This is one of our coldest months of the year. Overnight low temperatures routinely dip into the high twenties, and the daytime highs rarely go above sixty five degrees Fahrenheit (20°-65°F). Foggy mornings or rain is common. Most of our ornamental plants are in their maximum state of dormancy at this time of the year.

What to know about Pests: Dormant oil applied to your trees and shrubs at this time will help to control many overwintering insects and diseases in your landscapes. Populations of adult aphids, mites, scale, mealybugs and whiteflies (and their eggs) will be controlled with a thorough spraying of a dormant oil. The addition of a lime Sulfur mixture or fixed copper to the oil will also help to control many overwintering diseases. Peaches and nectarines should receive a minimum of two dormant sprays for peach leaf curl control. Snails and slugs problems are usually low at this time of year because of the freezing nighttime temperatures however in protected areas and periods of unusually warm weather they can remain active all year.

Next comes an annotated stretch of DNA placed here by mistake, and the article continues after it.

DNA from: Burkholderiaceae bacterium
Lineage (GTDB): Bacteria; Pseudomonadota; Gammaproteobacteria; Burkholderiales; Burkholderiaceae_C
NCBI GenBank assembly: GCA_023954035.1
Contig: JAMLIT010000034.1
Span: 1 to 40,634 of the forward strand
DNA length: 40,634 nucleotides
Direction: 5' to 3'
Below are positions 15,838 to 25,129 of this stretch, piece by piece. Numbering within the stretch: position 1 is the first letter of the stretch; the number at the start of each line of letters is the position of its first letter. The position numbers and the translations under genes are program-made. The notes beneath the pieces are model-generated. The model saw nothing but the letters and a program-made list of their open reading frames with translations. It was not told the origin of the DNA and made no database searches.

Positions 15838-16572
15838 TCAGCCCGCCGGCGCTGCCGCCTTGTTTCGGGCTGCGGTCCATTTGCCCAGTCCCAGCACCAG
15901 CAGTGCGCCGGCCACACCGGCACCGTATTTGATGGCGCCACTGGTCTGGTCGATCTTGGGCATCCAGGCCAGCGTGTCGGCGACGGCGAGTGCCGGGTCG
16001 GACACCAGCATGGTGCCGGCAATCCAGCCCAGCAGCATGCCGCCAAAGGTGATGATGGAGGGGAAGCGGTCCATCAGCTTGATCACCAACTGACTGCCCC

Can we be planting now?  Yes! Select and plant your bare root trees, shrubs and vines this month. Large savings can be realized by purchasing your roses, fruit trees and berry vines in bare root. Selecting larger/older stock will reward you by bearing fruit one to two years earlier, or by blooming with larger, more plentiful flowers such as with roses. Ball and burlap plants are also available this time of year and these plants are typically ten to fifteen percent cheaper than container grown stock. Furthermore, ball and burlap plants are field grown and do not have the root bound problems of many container grown plants.

What to prune: Prune your deciduous trees, shrubs and vines if you did not do so last month. This is the preferred month to prune roses. Prune roses as the buds begin swelling. Cut background covers such as Vinca major (and minor), Hypericum and Mexican evening primrose. Mowing these plants to three to six inches invigorates lateral spreading and increases the flowering this spring and next. Maple trees may bleed if pruned this month. Cut a few small twigs then wait about five minutes to see if they bleed. Wait until Summer to prune if you notice any bleeding.


We hope this helps understand what may be going on in your garden!  We want to partner with you to help or answer any questions you may have!  Please contact us at 925-676-6021

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